RECEIVING THE JOSEPH GRIMBERG OUTSTANDING YOUNG ADVOCATE AWARD
For Mahesh Rai, it’s like coming full circle.
BY ASHUTOSH RAVIKRISHNAN
Awestruck—that word neatly captures how Mahesh Rai felt as a newly-called lawyer joining Drew & Napier in 2008. “I mean, the firm had seven Senior Counsel!” he explains. One of those was Joe, as Joseph Grimberg was known to everyone. Already a doyen of the Bar, he was, as Mahesh puts it, “a superhero figure”.
Despite this stature, Mahesh found Joe to be approachable to everybody, including a fresh-faced lawyer like himself. There were no airs about him and he gamely accepted an invitation to lunch with Mahesh and other young associates on two separate occasions. Over meals at the Singapore Cricket Club, the group was treated to colourful stories from Joe about life in the Bar back in the day. These lunches were more than just a distraction from the bustle of practice; they gave the juniors a chance to see the best of the profession. Says Mahesh, “He had a powerful, yet relatable presence. He shared wonderful stories with a candid sense of humour. As you sat across him at the table, you got a strong feeling that you just wanted to be like him when you grew up.”
It appears that Mahesh is well on his way: a few weeks ago, a panel chaired by JA Steven Chong decided that he was the worthiest choice for this year’s Joseph Grimberg Outstanding Young Advocate Award. Besides professional excellence, the award also recognises practitioners who are making a mark in the community, while also upholding the values long associated with Joe: humility, class and grace.
LESSONS FROM HIS PARENTS
These are lessons Mahesh learnt from his parents, who could not provide too much in terms of material goods. “I grew up in the heartlands, went to a neighbourhood school and my parents worked all sorts of odd shifts. It wasn’t until I went to Victoria Junior College that I first met people who were from affluent backgrounds. Despite our lack of luxuries, or perhaps because of it, my parents took a lot of pains to teach me the importance of hard work and kindness to others, especially those in difficult situations.”
Those lessons have stuck and Mahesh believes that they have made him a better lawyer. “I’ve grown up with people from all walks of life. As a lawyer, that helps me relate to a wider group of people. It’s especially helpful when you’re doing criminal work and you meet people with really unfortunate circumstances: children of incarcerated parents or stepchildren who have been driven out of their homes.”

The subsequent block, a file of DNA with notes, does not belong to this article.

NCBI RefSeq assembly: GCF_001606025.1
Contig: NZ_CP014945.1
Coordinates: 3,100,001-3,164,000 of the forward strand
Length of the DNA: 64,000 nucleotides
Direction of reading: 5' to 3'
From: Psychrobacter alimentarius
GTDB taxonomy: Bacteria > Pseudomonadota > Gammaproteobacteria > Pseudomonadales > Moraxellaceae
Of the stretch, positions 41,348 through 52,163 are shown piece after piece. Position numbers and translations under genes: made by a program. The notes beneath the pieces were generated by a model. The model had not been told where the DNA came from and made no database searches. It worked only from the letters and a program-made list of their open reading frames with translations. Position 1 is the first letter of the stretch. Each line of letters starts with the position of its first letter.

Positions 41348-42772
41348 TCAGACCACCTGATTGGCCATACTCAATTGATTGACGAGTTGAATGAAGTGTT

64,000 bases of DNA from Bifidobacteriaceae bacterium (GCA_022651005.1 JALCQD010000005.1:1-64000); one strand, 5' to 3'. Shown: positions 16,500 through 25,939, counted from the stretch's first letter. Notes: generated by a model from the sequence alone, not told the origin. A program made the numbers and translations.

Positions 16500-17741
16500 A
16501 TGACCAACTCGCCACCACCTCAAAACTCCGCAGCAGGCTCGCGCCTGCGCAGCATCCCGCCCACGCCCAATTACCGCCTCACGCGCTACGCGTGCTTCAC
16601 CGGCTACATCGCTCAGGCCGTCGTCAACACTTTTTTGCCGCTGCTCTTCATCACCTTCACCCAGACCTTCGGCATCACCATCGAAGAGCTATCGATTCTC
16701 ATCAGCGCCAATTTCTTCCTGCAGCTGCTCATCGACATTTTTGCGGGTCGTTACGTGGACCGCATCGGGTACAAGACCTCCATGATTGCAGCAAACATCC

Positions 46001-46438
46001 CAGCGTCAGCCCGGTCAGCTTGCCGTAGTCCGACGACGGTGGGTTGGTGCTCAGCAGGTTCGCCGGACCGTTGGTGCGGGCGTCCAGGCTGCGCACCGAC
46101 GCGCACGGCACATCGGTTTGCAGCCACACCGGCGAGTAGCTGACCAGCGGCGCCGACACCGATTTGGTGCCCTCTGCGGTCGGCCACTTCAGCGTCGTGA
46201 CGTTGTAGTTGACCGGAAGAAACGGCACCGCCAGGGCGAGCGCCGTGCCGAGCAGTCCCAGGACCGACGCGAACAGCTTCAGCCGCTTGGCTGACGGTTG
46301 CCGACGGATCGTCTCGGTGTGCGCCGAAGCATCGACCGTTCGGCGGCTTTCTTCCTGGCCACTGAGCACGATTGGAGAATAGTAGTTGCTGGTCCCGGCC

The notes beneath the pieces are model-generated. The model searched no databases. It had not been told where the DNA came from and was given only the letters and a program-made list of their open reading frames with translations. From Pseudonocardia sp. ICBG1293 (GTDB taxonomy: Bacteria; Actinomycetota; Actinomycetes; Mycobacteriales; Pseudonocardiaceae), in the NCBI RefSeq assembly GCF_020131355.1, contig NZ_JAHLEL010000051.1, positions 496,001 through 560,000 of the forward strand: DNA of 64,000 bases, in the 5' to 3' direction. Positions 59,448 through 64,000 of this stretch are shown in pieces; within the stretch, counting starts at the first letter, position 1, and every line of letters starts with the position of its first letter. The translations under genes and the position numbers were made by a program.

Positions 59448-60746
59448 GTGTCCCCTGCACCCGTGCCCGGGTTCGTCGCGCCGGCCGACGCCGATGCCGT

One wouldn’t expect a commercial lawyer to meet such people in the course of work, I point out. “That’s precisely what I hope winning the prize will do: to show young lawyers that you can be a commercial litigator and at the same time, juggle service to the community. This can be through pro bono work or even representing disadvantaged parties in tribunals (Mahesh notably represented victims before the UN Khmer Rouge Tribunal against Nuon Chea and Khieu Samphan).
Opportunities like these help young lawyers, especially those in large firms, feel like they matter and that they aren’t just cogs in a wheel. “Sometimes, juniors come to me because they want to find a bit more meaning in the work that they do, beyond the commercial cases. Even if they are strapped for time, as most of us are… I tell them to go to the legal clinics run by community centres or put in a mitigation plea for a CLAS client. Stand up, deliver a good mitigation plea and help an accused person reduce their sentence. Everyone deserves someone on their side. The accused walks away feeling better and you feel good knowing that your skills have helped someone in need.”
KEEPING THE DOOR OPEN
Seniors in the profession would also recall how fervently Joe advocated to give younger lawyers a chance to shine—something that Mahesh tries to emulate as a team leader of Drew & Napier’s dispute resolution arm. “It’s not just something that Joe did; my own mentors, Jimmy Yim SC and Abraham Vergis SC had the same approach. I benefitted immensely from it: they took the time to explain things to me and walk me through their thought processes and plans," shares Mahesh, who is an Accredited Specialist in Building and Construction Law.
He adds that his relationship with his seven juniors follows that blueprint. “Sometimes I ask them to argue an application and they hesitate, but I push them to do it anyway. As a team leader, my role is to help others become a better version of themselves. I want them to have the same advocacy opportunities that I received. Those experiences got me in a good enough place by my mid-30s to argue cases as lead counsel.”
The pandemic, however, has thrown a spanner in the works. “During this time, we all need to make an extra effort to reach out to one another … video conferencing is great when you have an agenda, but accessibility and mentoring opportunities are much more effective in a face-to-face setting.”
Still, he admits that the profession has little choice but to adapt. “Seniors should remember that it is very hard for the juniors these days because the opportunities for ‘learning by osmosis’ are few and far between. It is incumbent on the seniors to regularly check in with their juniors to see how they're doing and give them a platform to air their views. That being said, the juniors should also be more proactive in reaching out and asking for feedback.”
SAL and Drew & Napier instituted the Joseph Grimberg Outstanding Young Advocate Award to honour his memory and recognise young lawyers who demonstrate the same professional excellence and high ethical standards that he embodied.